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Sandinistas in Managua, Nicaragua 1979
Image: picture-alliance/dpa

Will history repeat itself in Nicaragua?

Oliver Pieper
July 19, 2018

The crisis in Nicaragua is coming to a head. The Organization of American States and the European Union are increasing the pressure on Daniel Ortega's government. Will it work, or fizzle out, as it did in Venezuela?


The Organization of American States (OAS) negotiated feverishly into the early morning hours in Washington, desperately seeking consensus for a resolution on Nicaragua. The measure called for a peace plan, respect for human rights and early elections. It declared that the government in Managua was responsible for the unrest there and demanded it meet the OAS ultimatum.

Those events are not a description of what happened this week, but rather from June 24, 1979. One month after the OAS resolution passed, Nicaraguan President Anastasio Somoza fled to Miami — with money from government coffers. A five-member Sandinista junta assumed power, with a certain Daniel Ortega among its leaders.

A similar resolution decades on

Almost 40 years later, the OAS passed a strikingly similar resolution on Nicaragua. So similar, in fact, that one might assume the 1979 resolution served as a template, with only the names having been changed. In the vote, 21 member states condemned repression and human rights violations in Nicaragua; with only Nicaragua, St. Vincent and the Grenadines and Venezuela voting against the measure. At the same time, member states demanded that President Daniel Ortega stop the violence gripping the country and disarm paramilitary groups. They also called for him to join national peace talks and hold early and free elections.

Daniel Ortega poses with police
Ortega has drawn international condemnation for his government's harsh response to the protests in NicaraguaImage: picture-alliance/AP Photo/C. Venegas

This week, European Union Foreign Minister Federica Mogherini made similar demands. Does this mean Ortega is running out of time, or will OAS and EU calls fizzle out, as they have in Venezuela?

OAS more likely to be a mediator than the EU

"Ortega is playing to win, it's all or nothing for him," said Günter Maihold of the German Institute for International and Security Affairs. "So far he hasn't given an inch. If he makes concessions his rule will crumble."

Read more: Notorious Nicaragua jail holds new generation of political prisoners

Maihold does not expect international pressure will have any effect on Ortega, and believes the government in Managua will only accept the OAS as a mediator.

"It is the only participant that Ortega has been willing to deal with so far, even though he has in fact ignored its proposals," he said, adding that if there is to be an international solution, then it will have to come from the OAS, with whom Ortega has at least talked with in the past.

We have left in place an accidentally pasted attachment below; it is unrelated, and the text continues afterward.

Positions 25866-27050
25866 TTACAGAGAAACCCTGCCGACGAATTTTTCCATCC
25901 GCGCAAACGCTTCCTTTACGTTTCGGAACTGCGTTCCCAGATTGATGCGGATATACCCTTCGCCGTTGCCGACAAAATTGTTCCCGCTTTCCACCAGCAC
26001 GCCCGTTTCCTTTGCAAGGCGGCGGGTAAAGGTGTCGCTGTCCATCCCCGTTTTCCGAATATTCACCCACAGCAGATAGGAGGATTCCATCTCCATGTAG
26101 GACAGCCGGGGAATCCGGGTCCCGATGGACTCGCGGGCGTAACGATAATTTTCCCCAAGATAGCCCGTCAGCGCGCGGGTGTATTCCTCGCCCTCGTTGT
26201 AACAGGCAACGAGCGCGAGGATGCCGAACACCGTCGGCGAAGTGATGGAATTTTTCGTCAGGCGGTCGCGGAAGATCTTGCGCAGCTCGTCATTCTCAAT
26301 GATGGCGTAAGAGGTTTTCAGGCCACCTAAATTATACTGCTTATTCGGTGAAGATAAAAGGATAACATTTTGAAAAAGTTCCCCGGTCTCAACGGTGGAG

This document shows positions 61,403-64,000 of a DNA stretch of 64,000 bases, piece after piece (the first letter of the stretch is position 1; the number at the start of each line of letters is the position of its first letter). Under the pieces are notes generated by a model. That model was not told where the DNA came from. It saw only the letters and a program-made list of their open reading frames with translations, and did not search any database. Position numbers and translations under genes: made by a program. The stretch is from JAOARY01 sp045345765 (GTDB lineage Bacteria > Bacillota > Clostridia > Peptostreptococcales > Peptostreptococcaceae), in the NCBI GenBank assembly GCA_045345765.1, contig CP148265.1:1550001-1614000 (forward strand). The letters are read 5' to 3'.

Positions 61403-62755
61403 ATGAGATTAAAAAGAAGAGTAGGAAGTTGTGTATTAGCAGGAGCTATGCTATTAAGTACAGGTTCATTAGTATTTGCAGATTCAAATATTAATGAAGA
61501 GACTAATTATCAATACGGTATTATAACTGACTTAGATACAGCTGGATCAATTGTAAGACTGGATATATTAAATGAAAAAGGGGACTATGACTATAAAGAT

And what about the authorities in Europe? "The EU is too far away," Maihold said. "Moreover, its relations with Nicaragua are too poor for Brussels to be considered a reliable mediator for Managua."

The EU has increasingly taken a confrontational course with Nicaragua, he explained, especially in its policies of either drastically cutting or even shutting down developmental cooperation with the country.

Read more: Will Nicaragua be the next Venezuela?

Speaking at a press conference after a meeting of foreign ministers from the EU and the Community of Latin American and Caribbean States (CELAC) in Brussels, Mogherini told reporters she had sent a letter to Nicaraguan Foreign Minister Denis Moncada asking for a quick response. It is likely that the EU foreign minister will have to do some waiting before hearing from her counterpart in Managua.

Like Venezuela, Nicaragua faces threat of isolation

"Ortega wants to stay in power until the end of 2021 and he is creating conditions for doing so in Masaya," said Maihold. The city of Masaya is thought to be an opposition stronghold but is now back under government control. Nevertheless, Maihold believes that it is right for the international community to maintain pressure.

Human rights abuses by security forces and paramilitary groups cannot go unpunished and the country's bishops must be given full support in their mediation mission, but Maihold said the most important aspect is to make sure the government in Managua recognizes "that its policies will lead to international isolation as with Venezuela and that they will get no support from the global community."

Incidentally, in late June of 1979, Nicaraguan dictator Somoza briskly rebuked the OAS resolution, saying it, "clearly represents an attempt to violate Nicaragua's sovereignty in trying to topple my liberal government." One will have to wait with anticipation for Ortega's answer in 2018.

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